The Tories’ two per cent top-up is a pathetic sticking plaster for the social care crisis, a Labour councillor writes

22nd November, 2016 2:30 pm

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The situation facing adult social care has reached the status of national emergency. Some might claim that is alarmist language but evidence clearly shows emergency status has already been reached. Not a week goes by without a major report setting out the challenge facing councils with stretched social care budgets, the fragile nature of the wider care market and the impact this is having on elderly, frail and vulnerable people across our communities.

Last year the Government gave councils permission to add an extra two per cent to council tax to fund social care. There are two fundamental problems with this. Firstly, it simply does not raise nearly enough cash. Clearly councils in more affluent areas with higher council tax revenues can secure more money this way. This “solution” has an inbuilt unfairness for councils in areas of higher deprivation.

The council tax social care tax precept is a pathetic sticking plaster, presumably thought up on the back of an envelope last year by panicked ministers desperate for something to say about the care crisis. It is not a solution and it is not sustainable, it gets nowhere near meeting the care funding gap in most councils.

The second problem with the council tax precept is the assumption that meeting rising demand for care is something councils can opt-in to doing, that it’s something we can decide whether we want to do or not. Social care is not some voluntary add-on function of local government: it is what we exist for.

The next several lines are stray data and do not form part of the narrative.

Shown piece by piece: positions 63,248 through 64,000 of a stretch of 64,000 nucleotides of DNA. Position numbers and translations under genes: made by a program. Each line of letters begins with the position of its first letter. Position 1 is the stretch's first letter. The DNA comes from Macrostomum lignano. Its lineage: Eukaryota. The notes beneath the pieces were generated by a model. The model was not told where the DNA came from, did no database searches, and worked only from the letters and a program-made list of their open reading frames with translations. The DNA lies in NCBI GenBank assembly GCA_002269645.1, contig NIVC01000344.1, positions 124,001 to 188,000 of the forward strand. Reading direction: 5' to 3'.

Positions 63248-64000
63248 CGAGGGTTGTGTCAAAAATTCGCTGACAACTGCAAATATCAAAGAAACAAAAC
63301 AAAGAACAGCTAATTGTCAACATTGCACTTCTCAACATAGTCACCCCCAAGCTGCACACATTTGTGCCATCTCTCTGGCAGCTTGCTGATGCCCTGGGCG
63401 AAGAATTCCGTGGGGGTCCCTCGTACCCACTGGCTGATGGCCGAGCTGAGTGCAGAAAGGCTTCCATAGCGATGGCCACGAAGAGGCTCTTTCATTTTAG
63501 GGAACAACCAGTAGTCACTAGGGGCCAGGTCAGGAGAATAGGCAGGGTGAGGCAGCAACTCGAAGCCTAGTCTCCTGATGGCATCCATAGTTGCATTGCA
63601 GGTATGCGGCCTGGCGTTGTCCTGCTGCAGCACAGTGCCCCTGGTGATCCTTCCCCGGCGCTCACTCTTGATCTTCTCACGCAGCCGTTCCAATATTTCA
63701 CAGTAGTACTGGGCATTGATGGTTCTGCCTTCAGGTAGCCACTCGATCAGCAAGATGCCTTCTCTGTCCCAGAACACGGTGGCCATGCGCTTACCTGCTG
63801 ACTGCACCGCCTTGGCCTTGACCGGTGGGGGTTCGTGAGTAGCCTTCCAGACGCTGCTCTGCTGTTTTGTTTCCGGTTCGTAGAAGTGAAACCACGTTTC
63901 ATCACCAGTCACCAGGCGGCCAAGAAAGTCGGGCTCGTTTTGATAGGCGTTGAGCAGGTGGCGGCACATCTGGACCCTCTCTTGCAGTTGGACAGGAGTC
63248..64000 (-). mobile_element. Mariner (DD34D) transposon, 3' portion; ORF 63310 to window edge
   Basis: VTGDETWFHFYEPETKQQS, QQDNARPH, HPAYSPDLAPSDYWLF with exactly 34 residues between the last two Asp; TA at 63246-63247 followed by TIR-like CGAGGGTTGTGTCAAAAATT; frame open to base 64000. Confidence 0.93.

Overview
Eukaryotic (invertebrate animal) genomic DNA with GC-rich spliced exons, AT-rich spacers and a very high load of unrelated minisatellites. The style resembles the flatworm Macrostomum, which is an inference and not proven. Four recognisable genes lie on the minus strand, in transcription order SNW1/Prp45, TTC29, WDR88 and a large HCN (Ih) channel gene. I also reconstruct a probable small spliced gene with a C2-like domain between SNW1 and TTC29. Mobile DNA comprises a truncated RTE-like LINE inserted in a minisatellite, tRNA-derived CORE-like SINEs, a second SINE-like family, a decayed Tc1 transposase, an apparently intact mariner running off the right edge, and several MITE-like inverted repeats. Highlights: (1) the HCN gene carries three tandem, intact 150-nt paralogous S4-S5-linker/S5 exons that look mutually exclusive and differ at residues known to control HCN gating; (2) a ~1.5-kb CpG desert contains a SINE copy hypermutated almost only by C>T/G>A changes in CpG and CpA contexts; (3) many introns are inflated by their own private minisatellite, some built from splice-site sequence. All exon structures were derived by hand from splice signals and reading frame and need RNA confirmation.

It would be unfair to suggest that finding a sustainable, long-term funding solution for social care is not complex. It will be extremely difficult given the incoherence and unfairness of current funding arrangements as well as the pressures facing local government budgets. People simply do not understand why having worked all their lives and paid into the system, that when they need care and support the system asks them to pay. The system as we find it is profoundly unfair and confusing.

This raises big questions for Labour and wider society. We need a solution to care funding that speaks to our values, that properly funds local government to oversee, plan and deliver top quality care services and that links care services effectively with the NHS.

We need a care system that is fair, equitable and is genuinely able to deliver preventative services as well as meeting rising levels of acute need.

The care crisis needs an urgent solution and tomorrow the chancellor must set out a credible plan. Increasing the voluntary extra council tax precept threshold would be seen as tinkering round the edges. Government knows full well councils have no choice but to seriously consider any means of getting more cash into their social care budgets.

At Labour’s national policy forum last weekend I called for adult social care funding to be a major and urgent priority in our policy renewal work. We need to listen to those in receipt of services, those fearful of asking for help, carers who do a remarkable and unseen job, those working in care and those charged with planning, delivering care services and balancing the budgets. This is the biggest domestic policy challenge of our time, something we cannot overlook and where we need to be radical, bold and innovative.

Resolving this policy challenge will also require careful and delicate political work. Too many previous attempts to secure cross-party consensus have failed. Securing consensus across Whitehall on the principles of how we fund social care is critical. Any credible solution for social care funding must be able to withstand the turbulence of electoral cycles and politics as usual.
This will not be easy but it’s a challenge that cannot be avoided. We are facing a national care emergency and time is running out.

Rory Palmer is deputy city mayor at Leicester City Council and leads on adult social care. He is a member of Labour’s national policy forum and writes in a personal capacity.

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